7 things to do with your teen son
Netflix and chill
My son and I have extremely different tastes when it comes to entertainment, and it’s not just because of the age difference. He loves sports and I love documentaries. So, how do we compromise? We watch sport documentaries together. Many of stories featured have important life lessons behind them so they’re actually really great conversation starters.
We also compromise on movies. He loves superheroes and things being blown up. I’m more of an indie or art flick kind of gal. We have a deal. If I have to sit through two hours of a guy with a cape flying around, he owes me his time on the next art film I want to see.
Teens are usually out with their friends on the weekend, so make it a weekday taco night with a movie or series at home.
I’m not good at sports, but if you ask my son I’m great at throwing a football and taking three-point shots. Fine by me if that’s what he wants to think. I’ll take it! Get out there and throw a ball with your son, even if you suck. Those are actually the funniest moments, and there’s nothing like laughing together.
Catch a movie
My son is on top of his movie game. He sees them with his friends before the rest of the world has a chance to. He knows I get antsy at the theater if the movie has too much stimulation (explosions, etc), so he lets me know if he thinks I’ll enjoy it and we go together. It’s usually his second (or third) round but that’s OK. Make time to have mom and son movie nights with your teen.
We’ve been playing board games since he was little, so my son is totally down to play Trivial Pursuit or Monopoly at a moment’s notice. Family game nights are always a blast, especially when his friends join us. But do you want to take game night up a notch? Try playing video games with your son. Mortal Kombat and Tetris are a just few games he and I love to play together. If you think the new games are too complicated, try it. My mom learned how to play Star Wars with him. If she can do it, you can too!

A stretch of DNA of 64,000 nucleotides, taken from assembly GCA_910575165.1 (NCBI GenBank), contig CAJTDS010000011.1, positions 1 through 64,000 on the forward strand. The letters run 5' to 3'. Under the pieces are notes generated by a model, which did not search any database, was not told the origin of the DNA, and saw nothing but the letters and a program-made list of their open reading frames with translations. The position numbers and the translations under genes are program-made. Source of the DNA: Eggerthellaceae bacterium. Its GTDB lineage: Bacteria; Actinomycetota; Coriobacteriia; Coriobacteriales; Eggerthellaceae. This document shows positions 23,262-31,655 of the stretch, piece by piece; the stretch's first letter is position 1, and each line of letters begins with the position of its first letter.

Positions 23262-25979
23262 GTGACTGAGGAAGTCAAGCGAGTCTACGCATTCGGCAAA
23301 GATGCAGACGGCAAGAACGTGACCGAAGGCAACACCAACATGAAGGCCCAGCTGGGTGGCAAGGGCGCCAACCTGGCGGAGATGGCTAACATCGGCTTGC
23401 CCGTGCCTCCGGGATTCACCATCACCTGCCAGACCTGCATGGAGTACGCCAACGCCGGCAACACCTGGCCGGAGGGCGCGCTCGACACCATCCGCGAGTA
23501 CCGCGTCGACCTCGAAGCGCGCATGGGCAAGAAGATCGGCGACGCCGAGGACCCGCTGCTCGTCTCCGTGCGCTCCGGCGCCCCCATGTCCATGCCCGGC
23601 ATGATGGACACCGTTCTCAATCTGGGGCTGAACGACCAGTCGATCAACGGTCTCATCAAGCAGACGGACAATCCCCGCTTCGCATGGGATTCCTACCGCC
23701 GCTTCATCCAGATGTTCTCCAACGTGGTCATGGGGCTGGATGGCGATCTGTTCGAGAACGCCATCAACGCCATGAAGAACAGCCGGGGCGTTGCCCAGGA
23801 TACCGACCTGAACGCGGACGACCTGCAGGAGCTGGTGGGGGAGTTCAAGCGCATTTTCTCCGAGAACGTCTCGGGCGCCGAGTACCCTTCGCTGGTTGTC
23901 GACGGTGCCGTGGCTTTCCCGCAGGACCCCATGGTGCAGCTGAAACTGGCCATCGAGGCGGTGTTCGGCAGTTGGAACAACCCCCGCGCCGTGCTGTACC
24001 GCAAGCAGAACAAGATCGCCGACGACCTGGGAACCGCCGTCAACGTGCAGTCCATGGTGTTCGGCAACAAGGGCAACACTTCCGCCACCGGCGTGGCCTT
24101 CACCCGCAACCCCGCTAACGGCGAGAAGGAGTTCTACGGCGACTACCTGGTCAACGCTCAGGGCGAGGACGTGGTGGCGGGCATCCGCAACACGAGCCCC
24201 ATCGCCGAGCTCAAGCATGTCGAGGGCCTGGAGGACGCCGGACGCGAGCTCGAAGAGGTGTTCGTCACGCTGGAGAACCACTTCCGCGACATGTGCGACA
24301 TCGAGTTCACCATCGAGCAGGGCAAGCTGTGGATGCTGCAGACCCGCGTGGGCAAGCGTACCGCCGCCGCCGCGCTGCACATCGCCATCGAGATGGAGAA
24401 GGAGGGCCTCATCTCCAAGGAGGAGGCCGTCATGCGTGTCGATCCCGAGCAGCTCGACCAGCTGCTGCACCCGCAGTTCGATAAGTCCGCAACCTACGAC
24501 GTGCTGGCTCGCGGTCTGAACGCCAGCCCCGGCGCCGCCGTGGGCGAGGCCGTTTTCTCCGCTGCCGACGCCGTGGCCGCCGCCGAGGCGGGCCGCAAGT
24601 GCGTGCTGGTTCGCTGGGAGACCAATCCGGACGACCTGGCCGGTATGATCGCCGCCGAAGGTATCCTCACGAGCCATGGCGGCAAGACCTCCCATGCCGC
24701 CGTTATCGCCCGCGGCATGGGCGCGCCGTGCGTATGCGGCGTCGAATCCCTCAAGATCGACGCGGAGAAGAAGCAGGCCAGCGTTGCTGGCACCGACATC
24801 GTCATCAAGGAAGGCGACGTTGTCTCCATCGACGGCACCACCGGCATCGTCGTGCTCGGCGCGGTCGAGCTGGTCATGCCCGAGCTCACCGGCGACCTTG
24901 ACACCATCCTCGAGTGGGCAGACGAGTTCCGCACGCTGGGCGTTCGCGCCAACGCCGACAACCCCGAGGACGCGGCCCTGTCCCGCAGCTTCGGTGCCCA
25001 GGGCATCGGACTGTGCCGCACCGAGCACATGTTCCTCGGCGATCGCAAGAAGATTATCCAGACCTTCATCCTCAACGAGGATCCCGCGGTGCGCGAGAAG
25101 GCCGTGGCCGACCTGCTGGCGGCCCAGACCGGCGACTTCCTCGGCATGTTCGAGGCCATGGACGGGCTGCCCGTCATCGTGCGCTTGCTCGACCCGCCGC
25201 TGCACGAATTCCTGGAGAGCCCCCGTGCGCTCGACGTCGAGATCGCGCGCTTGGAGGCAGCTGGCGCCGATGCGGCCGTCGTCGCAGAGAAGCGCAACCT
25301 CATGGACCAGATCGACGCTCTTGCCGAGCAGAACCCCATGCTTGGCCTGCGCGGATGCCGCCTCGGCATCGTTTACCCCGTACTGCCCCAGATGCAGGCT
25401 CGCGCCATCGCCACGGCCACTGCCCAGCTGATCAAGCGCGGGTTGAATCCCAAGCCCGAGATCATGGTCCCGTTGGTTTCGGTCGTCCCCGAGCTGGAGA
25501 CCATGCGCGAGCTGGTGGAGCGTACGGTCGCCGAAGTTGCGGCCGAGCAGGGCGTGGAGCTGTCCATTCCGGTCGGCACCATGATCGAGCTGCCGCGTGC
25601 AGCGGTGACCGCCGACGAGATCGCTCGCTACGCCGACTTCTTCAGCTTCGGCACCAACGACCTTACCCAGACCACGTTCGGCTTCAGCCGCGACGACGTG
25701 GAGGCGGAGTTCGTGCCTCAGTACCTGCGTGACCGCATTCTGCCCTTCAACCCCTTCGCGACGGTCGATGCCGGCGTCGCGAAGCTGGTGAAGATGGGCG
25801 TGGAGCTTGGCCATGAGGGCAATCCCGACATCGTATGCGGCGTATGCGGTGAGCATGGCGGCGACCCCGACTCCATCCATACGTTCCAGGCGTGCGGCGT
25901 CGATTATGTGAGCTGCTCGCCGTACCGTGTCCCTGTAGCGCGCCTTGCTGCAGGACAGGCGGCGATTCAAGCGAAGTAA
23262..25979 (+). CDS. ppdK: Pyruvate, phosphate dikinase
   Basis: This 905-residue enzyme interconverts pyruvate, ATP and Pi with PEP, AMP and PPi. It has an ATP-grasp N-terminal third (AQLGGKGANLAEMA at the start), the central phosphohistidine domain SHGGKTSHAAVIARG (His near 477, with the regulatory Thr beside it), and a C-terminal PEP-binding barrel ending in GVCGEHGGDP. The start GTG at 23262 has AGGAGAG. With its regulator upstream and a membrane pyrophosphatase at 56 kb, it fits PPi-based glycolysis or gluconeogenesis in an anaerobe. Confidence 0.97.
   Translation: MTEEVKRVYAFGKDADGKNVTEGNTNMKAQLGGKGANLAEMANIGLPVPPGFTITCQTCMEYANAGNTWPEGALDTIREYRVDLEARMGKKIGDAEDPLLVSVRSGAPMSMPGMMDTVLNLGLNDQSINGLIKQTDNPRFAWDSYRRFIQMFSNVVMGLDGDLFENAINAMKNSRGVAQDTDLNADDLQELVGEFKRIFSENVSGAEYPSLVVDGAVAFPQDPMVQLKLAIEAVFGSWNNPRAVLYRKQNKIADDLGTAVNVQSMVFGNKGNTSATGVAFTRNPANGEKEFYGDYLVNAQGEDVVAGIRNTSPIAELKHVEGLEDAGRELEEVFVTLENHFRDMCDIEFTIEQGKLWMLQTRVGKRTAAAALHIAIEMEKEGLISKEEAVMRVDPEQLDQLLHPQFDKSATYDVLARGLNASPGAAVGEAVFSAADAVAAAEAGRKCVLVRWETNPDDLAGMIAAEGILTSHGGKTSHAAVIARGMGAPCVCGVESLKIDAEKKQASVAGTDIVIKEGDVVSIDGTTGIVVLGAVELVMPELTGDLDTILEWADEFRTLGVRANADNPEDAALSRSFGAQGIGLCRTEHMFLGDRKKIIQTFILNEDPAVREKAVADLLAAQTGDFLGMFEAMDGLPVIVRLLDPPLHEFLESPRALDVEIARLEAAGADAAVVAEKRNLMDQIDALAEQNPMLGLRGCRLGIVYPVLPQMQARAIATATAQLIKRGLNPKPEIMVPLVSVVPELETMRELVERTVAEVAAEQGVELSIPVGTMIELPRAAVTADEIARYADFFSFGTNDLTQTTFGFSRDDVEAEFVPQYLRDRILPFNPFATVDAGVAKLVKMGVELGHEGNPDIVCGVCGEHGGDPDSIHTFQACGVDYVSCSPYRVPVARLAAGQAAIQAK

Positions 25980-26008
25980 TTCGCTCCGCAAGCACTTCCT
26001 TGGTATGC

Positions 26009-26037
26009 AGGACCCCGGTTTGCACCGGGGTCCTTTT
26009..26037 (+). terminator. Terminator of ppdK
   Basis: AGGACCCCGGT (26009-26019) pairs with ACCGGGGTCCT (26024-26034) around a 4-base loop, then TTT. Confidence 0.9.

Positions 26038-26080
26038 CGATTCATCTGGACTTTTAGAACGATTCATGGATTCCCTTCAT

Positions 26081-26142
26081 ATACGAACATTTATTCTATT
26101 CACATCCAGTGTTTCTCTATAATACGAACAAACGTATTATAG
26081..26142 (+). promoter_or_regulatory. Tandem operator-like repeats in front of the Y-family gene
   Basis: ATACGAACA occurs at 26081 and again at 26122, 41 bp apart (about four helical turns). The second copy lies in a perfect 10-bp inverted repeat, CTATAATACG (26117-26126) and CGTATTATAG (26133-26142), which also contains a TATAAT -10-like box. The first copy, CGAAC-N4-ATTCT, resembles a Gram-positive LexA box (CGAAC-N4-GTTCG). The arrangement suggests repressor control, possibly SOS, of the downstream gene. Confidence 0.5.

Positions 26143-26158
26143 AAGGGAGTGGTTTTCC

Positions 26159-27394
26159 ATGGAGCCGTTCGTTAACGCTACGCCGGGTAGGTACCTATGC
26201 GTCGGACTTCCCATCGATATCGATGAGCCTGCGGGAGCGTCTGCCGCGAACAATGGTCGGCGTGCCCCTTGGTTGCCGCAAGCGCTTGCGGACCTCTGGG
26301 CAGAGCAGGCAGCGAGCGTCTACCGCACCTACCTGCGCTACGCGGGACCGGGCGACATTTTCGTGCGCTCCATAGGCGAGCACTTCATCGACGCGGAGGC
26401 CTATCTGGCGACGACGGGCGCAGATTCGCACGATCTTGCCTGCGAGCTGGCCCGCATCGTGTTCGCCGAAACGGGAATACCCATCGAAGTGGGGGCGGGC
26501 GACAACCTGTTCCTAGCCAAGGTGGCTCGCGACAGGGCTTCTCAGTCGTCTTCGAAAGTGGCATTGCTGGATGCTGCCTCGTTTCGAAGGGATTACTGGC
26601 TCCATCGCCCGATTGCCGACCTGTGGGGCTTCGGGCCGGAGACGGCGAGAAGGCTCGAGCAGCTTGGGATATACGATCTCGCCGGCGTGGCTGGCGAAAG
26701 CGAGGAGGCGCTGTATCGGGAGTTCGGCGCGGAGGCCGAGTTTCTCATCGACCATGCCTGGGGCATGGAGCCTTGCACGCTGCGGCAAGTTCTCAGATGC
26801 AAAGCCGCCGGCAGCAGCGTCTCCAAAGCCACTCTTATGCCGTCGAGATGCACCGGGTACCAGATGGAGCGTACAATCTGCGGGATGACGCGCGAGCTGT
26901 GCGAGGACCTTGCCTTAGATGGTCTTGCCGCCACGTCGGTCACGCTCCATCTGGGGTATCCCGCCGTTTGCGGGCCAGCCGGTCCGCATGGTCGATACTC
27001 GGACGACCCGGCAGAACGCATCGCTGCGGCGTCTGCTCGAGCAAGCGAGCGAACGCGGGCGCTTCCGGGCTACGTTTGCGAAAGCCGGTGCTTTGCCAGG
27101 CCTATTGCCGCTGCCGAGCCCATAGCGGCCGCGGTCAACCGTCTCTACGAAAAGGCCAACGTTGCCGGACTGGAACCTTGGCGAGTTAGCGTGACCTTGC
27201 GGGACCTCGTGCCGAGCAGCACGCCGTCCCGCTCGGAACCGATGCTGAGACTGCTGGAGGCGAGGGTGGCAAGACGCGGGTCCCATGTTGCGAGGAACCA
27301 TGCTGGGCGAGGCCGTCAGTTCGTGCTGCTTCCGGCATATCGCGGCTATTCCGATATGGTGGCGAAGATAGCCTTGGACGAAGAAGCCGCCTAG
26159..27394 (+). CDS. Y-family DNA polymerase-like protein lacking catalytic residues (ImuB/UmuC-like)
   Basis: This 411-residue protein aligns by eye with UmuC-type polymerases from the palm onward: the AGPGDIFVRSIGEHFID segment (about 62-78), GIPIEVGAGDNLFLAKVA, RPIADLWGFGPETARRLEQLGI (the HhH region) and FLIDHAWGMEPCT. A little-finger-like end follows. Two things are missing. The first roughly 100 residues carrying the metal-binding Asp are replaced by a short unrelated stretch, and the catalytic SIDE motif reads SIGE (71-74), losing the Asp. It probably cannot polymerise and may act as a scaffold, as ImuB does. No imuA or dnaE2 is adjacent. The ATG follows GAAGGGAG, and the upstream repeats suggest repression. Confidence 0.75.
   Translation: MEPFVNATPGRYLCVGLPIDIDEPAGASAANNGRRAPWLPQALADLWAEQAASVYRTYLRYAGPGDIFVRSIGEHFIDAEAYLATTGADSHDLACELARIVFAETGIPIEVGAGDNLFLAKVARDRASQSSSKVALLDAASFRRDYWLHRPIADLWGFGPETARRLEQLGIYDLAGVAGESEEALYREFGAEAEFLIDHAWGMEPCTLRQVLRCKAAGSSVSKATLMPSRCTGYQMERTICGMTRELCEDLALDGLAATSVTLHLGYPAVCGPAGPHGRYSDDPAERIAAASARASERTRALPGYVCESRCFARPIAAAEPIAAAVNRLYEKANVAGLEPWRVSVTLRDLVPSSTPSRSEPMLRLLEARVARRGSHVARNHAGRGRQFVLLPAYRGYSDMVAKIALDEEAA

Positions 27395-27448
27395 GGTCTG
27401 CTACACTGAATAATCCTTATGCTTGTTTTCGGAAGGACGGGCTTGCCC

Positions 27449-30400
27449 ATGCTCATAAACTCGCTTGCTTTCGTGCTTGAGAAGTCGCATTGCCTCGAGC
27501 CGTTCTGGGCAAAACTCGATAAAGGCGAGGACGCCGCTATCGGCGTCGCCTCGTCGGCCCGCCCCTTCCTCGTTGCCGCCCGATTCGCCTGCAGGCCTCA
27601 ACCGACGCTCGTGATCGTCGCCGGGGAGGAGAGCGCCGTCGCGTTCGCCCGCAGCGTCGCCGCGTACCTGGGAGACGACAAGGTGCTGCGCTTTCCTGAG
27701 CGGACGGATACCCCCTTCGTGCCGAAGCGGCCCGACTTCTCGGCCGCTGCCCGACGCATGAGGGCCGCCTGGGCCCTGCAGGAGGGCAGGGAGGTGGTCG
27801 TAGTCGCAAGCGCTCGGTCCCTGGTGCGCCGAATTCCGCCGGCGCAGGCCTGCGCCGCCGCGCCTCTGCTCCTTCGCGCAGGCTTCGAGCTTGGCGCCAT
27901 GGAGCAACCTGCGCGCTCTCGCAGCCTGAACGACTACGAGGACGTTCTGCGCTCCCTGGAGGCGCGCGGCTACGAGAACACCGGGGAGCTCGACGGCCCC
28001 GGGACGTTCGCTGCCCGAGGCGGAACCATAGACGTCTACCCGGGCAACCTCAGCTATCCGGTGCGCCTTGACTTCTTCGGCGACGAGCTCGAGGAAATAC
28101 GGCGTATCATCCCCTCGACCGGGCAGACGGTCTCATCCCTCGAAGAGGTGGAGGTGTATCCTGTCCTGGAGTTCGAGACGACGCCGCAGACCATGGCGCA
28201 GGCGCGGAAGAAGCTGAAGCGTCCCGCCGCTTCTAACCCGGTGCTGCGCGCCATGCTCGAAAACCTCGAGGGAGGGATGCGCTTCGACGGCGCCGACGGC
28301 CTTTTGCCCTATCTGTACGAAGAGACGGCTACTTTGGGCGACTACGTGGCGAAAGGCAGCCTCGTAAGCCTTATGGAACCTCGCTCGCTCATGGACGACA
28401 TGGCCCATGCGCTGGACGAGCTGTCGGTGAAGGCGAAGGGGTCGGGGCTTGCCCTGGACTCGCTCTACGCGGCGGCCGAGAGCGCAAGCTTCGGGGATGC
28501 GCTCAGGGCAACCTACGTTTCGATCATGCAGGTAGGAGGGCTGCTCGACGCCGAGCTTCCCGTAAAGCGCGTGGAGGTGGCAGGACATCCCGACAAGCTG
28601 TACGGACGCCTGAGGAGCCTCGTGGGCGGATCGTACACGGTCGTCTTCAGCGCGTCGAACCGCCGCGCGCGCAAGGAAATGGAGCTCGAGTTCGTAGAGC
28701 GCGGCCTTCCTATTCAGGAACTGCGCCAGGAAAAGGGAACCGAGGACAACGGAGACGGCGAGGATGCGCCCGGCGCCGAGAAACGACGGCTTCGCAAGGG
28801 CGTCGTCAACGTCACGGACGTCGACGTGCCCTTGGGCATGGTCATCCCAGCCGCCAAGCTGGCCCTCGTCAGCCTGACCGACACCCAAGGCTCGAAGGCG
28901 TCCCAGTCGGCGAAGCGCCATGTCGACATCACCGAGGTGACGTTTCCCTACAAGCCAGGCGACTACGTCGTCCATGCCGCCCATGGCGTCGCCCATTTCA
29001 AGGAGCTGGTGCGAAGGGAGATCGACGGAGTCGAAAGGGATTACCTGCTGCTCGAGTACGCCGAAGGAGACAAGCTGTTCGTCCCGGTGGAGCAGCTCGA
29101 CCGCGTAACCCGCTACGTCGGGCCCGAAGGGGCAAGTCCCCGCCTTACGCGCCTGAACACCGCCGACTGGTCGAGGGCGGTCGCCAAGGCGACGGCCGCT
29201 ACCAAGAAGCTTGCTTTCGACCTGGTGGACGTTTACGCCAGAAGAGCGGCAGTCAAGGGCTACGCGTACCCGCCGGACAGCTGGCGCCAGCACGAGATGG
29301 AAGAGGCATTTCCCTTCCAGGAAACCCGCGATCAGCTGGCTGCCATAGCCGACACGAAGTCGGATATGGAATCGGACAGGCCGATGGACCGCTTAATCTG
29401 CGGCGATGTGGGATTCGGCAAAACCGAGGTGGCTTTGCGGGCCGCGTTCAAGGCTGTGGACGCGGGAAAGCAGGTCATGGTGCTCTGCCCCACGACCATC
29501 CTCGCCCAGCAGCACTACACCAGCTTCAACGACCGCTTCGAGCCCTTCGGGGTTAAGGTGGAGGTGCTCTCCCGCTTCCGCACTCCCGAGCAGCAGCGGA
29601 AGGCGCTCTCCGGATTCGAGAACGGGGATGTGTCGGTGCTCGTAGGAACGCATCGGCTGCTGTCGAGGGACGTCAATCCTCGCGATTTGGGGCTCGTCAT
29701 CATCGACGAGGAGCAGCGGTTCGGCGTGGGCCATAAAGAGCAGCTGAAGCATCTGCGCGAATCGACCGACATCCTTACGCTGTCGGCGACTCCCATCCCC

My son and I have participated as volunteers for a variety of things but the most memorable one has to be an “I am Immigrant” event in LA, where he helped set up. There are tons of things to do to serve your community. Yes, your teen may not be thrilled about it at first. It’s not as exciting as tickets to a game, but working together on a project outside of what you do at home encourages different conversations and fun (or even profound) memories.
Go for a drive
My son doesn’t like it when I ask questions. I tell him it’s just my way of initiating a conversation. Most of time, it ends with a one sentence answer, and that’s it. However, I learned that taking a drive is the best way for conversations to come up organically. Put on some music and take the scenic route to grab ice-cream.
I haven’t been able to take that trip to Europe with my son yet. My priorities over the last few years did not allow for long vacations. However, we’ve made trips to the east coast to see family, and those have been so much fun. We’ve seen the Rockettes in NYC and ate cheese steaks in Philly. Those experiences have given us a lifetime of stories to share (especially that time I drank too much wine to calm my nerves on a flight, ahem). Plan a trip, even a small one.
Make it a date night
From art shows to Broadway, my son grew up in the art world but it’s really not his thing (for now, anyway). But he knows I love it, and will get dressed up to go out on a date night with his mom (as long as I take him to dinner at a place that has burgers). Our last date night was an evening out to see the King and I at Pantages. If you don’t live near a large performance venue, look out for local music shows or festivals. Or make it a bowling night. As long you both get out of the routine of the everyday homework, chores and “what’s for dinner?” grind, you’ve won. Give yourselves a reason to get dressed up and paint the town red.
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